There are many possible pathways towards a carbon-neutral future. Achieving it by 2050 is possible, but this requires urgent action.
This is the central conclusion of SAPEA's evidence review report on the energy transition, and the corresponding Scientific Opinion of the European Commission's Group of Chief Scientific Advisors.
But this is not just a technical challenge. To make the energy transition a reality, we need to solve a huge systemic problem, coordinating countless individual voluntary decisions on investment, consumption and behaviour across Europe.
This means transforming the entire European energy system — a change which will affect every part of our society and require huge investment during the transition. It must be done in a socially equitable way. And we already need to accelerate progress if we want to achieve the EU’s target of net zero emissions by 2050.
Many different policy options must be evaluated for their potential to deliver emission targets, as well as their economic efficiency and the contribution they make to maintaining social balance. Using these criteria, the best available evidence points to six main themes:
- Technological diversity. Huge global investments in technology will be needed in the coming decades. But in general it is often difficult to predict the winning technologies of the future. So, rather than searching for a single silver bullet, Europe must develop and deploy a broad range of technologies while maintaining common, EU-wide goals. This is important not only to create a dynamic and flexible energy system, but also because different countries in Europe have different structures and needs.
- Managing deep complexity. We must find new ways to balance supply and demand in a complex energy system that includes variable sources such as solar and wind power. Electrification, new infrastructure, energy efficiency, demand management, and innovative uses of data can all help to manage this complexity. For hard-to-decarbonise sectors, such as long distance transport and heavy industry, there are alternatives to direct electrification, such as green hydrogen fuels.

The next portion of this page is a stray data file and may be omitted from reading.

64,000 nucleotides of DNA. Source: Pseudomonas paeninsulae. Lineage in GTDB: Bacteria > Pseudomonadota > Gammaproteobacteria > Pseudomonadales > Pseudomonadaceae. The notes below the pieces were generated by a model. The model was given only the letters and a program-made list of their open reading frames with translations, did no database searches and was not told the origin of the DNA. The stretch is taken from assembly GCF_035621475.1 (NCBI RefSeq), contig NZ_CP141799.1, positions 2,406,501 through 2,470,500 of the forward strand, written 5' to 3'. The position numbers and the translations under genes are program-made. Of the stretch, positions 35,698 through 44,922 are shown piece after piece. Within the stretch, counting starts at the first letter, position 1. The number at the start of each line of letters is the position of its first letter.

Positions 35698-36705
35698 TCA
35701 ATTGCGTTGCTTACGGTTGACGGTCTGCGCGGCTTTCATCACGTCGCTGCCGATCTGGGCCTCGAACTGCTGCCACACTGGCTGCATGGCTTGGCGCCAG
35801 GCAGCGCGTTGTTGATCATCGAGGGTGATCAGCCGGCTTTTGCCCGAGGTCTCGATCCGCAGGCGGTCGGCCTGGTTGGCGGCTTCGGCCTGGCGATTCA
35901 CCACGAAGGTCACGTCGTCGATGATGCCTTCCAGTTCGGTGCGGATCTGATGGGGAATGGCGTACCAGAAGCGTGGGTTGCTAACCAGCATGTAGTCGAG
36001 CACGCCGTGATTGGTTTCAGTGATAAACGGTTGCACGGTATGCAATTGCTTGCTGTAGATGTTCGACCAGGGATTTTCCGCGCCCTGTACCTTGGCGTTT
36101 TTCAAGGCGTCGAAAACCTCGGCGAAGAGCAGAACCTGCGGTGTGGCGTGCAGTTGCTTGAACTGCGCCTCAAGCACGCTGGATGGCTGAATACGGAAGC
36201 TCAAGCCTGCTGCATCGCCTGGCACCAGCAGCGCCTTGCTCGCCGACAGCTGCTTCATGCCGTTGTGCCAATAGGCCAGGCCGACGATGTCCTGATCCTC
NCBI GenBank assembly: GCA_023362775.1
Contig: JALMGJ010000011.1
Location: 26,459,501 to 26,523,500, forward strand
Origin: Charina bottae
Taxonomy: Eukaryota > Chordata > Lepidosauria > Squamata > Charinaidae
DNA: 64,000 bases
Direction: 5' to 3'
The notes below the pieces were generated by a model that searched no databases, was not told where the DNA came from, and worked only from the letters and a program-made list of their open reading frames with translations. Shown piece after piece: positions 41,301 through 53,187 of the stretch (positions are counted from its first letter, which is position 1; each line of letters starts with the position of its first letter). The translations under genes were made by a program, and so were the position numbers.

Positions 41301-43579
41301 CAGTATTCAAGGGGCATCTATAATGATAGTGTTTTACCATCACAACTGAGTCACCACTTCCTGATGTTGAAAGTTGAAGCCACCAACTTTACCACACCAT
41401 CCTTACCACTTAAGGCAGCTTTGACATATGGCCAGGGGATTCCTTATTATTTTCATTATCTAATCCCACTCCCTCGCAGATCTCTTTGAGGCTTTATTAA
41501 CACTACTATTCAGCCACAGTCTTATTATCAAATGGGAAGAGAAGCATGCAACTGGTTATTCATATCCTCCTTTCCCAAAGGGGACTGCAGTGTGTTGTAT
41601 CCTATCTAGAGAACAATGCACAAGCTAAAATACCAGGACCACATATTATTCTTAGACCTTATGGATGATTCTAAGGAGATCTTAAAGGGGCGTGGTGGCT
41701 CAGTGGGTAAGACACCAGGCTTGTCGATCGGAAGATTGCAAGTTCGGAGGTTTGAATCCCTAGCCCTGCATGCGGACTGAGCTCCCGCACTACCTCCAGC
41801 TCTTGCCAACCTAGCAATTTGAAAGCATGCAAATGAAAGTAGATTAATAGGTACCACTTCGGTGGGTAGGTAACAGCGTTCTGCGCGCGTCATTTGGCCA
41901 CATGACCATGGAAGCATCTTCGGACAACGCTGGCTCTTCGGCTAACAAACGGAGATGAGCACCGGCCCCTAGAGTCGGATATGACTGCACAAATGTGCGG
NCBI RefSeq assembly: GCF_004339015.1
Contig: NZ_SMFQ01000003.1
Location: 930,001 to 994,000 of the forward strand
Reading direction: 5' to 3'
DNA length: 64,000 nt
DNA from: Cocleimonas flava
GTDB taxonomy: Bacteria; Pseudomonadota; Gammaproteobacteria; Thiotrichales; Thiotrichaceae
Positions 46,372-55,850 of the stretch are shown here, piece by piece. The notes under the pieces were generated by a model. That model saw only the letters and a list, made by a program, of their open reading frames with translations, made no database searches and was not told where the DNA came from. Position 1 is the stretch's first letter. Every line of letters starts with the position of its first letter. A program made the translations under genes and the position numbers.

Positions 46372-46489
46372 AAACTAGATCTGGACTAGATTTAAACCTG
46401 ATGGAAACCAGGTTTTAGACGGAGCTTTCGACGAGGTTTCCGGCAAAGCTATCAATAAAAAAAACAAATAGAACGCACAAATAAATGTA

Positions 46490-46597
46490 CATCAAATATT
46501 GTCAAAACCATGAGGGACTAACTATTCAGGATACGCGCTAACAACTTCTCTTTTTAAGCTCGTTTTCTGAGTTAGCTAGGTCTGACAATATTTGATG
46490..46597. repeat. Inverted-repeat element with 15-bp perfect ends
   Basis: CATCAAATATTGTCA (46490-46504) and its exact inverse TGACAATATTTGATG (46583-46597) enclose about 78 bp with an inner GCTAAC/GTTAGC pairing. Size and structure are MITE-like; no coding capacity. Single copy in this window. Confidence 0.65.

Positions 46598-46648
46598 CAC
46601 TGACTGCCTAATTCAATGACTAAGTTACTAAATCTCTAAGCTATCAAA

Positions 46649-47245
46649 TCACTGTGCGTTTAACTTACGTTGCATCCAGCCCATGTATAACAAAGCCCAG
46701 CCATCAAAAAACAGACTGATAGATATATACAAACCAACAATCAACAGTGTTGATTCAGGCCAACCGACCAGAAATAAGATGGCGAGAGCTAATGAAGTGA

- Governance and regulation. We need a strong carbon pricing mechanism as part of a mixture of regulatory measures and incentives. The existing European Emissions Trading System should be extended to all relevant sectors, including transport and heating/cooling, and political leaders should commit to very high carbon prices by the middle of the century, reflecting the full environmental impact of greenhouse gases. Revenues raised in this way should be used to support a fair transition, to ensure that no-one is left behind.
- Behaviour and participation. Facilitating public behaviour and action at multiple levels is just as important as developing new technologies. In the energy system of the future, actions at individual, household, local and regional levels will play a central role in supporting energy generation and shifting patterns of use.
- Global leadership. The EU is well placed to take a global lead in reducing emissions in a way that is economically efficient and socially equitable, while maintaining competitiveness. Europe must strengthen its diplomatic efforts to ensure that the Paris Agreement is followed by everyone, and to account for the emissions which are generated by goods imported into Europe. Reciprocal commitments from other countries will be more effective than overachieving in Europe alone.
- Supply chain security. We must manage the global supply of materials needed to support clean energy technologies. Our dependency on imported fuels will decrease as we transition to green energy, but we must actively promote innovation, development and circular economy within Europe, or else we will end up with new dependencies on the imported materials that we need.
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